18. Get bowls and plates in sets, stick with classic pieces (not seasonal) or those that do not go on sale often. I don’t know about you, but I like things in sets of 6. I have this organic dish set (bowls and plates) from West Elm. They always carry these, and I’ve bought a bowl to replace the one I broked just a couple of months ago. My rule for bowls and plates is only buying to replace if anything breaks. You can always ask the sale-associateS for the store’s signature range or research on good quality brands that you know you can always get a replacement when things are lost or broken.
  19. Break down boxes (to save space) and reuse shipping materials. It’s tough when it comes to what to do with all of the excessive packaging and fillers from online purchases. I used to throw ugly packaging away, but now I’ve learned to take some time to break down all shipping boxes that are still in great condition and reuse all materials to ship things.
  20. Invest in a good razor. I have this Billie razor and an extra head from a campaign I did with them a while ago. What’s great about it is that it comes with a magnetic piece that helps the razor stands up-straight on the bathroom wall. That saves space and helps the razor stays dry. Invest in a good razor, so that you don’t have to keep buying new ones all the time. And you know what’s best? Opt for a stainless steel razor, and I’ve heard good things about the brand! I have yet to make the switch because I want to make use of all of the razors I currently have.
  21. Read your clothing labels for fabric composition and follow the care instructions. Hand-wash or spot clean your clothes. Silk or even denim are some of the materials that are best to let air-dry. Spot clean your clothes first, especially fancy dressed-up pieces before washing the entire thing. Wash your clothes on cold and tumble dry them to prevent any shrinkage and help with their longevity because heat kills! Wash full loads because your washer will use the same amount of energy no matter the size of the loads. Dry-clean big coats, dresses or suits at the end of each season to keep them fresh for next year.
  22. Reduce water consumption by taking shorter showers, fewer baths, and reducing laundry loads. I shower every night but only wash my hair every other day. Baths are only for cramp days before my period or only when necessary. And I like to wait to have enough whites or colors before starting any loads of laundry.
  23. Wash Responsibly. There are chemically free laundry detergent and natural soap options for you to explore, so it really depends on you to do your own research on what to buy. For washing your clothes, Girlfriend Collective sells the microfiber filter to attach to the washing machine that I have yet to try. It captures microfibers before they go out polluting the ocean. Please read more, here.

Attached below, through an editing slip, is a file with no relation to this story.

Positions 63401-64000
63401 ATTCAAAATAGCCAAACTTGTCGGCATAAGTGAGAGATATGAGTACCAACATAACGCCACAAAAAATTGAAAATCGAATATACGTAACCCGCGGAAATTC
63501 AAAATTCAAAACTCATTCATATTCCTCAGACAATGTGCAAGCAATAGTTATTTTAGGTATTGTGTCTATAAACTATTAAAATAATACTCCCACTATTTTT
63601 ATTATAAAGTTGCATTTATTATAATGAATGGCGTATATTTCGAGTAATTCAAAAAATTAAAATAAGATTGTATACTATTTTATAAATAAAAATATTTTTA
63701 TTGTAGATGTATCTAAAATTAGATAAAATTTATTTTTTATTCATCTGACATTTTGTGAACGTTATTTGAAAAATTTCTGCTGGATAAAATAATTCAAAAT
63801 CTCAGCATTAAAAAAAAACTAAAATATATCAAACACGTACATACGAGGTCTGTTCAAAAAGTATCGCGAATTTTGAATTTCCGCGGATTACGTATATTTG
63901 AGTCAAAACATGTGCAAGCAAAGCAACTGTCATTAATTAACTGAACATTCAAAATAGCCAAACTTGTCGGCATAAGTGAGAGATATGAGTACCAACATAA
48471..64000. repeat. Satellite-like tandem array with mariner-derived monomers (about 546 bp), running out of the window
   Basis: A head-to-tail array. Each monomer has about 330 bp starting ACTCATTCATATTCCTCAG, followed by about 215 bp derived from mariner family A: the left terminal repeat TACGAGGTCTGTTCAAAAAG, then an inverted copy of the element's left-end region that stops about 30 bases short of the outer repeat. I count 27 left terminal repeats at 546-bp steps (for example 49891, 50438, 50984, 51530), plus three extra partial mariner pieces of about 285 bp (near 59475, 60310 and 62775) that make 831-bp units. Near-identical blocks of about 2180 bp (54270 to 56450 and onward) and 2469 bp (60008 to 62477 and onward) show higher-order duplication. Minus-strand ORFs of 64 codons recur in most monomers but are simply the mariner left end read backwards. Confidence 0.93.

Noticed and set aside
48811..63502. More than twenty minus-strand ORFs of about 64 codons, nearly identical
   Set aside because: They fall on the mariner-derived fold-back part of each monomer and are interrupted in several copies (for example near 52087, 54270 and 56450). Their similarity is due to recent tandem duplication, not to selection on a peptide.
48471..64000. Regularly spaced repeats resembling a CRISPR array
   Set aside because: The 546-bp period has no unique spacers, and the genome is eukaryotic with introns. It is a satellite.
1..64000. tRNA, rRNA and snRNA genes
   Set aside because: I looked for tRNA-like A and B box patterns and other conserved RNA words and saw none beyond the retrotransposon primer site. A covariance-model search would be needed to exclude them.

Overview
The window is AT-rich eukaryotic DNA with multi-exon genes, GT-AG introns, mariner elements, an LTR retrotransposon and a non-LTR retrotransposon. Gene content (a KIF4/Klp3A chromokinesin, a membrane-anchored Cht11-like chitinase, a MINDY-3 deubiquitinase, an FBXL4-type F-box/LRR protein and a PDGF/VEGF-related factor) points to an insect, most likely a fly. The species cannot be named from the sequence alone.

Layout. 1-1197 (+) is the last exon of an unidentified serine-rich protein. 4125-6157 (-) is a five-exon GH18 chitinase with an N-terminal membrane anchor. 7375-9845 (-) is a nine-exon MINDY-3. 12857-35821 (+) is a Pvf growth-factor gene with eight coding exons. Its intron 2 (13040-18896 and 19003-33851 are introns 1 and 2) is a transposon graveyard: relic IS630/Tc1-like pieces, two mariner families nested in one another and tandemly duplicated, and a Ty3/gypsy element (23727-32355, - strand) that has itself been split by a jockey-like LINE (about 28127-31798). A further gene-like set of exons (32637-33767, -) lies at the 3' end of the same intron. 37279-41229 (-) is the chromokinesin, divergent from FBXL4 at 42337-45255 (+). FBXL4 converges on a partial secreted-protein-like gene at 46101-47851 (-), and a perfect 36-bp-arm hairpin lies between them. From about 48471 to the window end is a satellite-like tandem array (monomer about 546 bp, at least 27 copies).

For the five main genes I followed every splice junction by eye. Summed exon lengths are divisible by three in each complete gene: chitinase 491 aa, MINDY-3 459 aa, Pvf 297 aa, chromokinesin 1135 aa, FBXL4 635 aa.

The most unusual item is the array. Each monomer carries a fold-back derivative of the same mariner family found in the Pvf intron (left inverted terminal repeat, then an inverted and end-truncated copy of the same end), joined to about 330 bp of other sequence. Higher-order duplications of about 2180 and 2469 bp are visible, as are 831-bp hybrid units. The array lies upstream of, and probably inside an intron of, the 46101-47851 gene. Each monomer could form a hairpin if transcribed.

24. DIY your own non-toxic and effective makeup, skincare, toothpaste, shampoo, soap, household cleaners to avoid toxic chemicals and throw-away plastics and containers of those products.
  25. Switch to clean beauty and zero-waste beauty brands, and a great way to start is to simply Google or make a visit to Sephora, Credo, or Follain. Kjaer Weis, Tata Harper, RMS, Ilia are some of my favorites!
  26. Utilize recycling programs at your favorite stores. Goodwill and Savers give you a coupon every time you donate. Recycle your old Girlfriend Collective leggings, and get $15. Madewell offers $20 towards a new pair of Madewell jeans if you bring in an old pair of jeans from any brands.
  27. Donate gently used clothing and furniture. Remember your trash can be someone else’s treasure. Think RECYCLING as the last resort because in most cases, recycled items will eventually end up in the trash because recycling costs too much.
  28. Thrift or shop secondhand when possible. I’ve recently gone to the Seattle Goodwill Outlet store and blogged about it, so check it out here to set yourself up for a successful thrifting trip. Check out my ‘thrifting’ IG-Highlight and stories because I go thrifting quite often.
  29. Support brands that do not only make good quality products but also do good for the environment. Patagonia is definitely my top outdoorsy brand because they are the leader when it comes to sustainability. I love their branding, products and the fact that they offer a lifetime guarantee. Other brands that also offer a lifetime guarantee are: Fjall Raven, Le Creuset, Darn Tough Vermont (yes, it’s a sock brand, and I do have a pair of hiking socks from them!), L.L. Bean (100% satisfaction on everything), The North Face, Dr. Martens, CamelBak (water bottle), Jansport, REI, Costco, etc.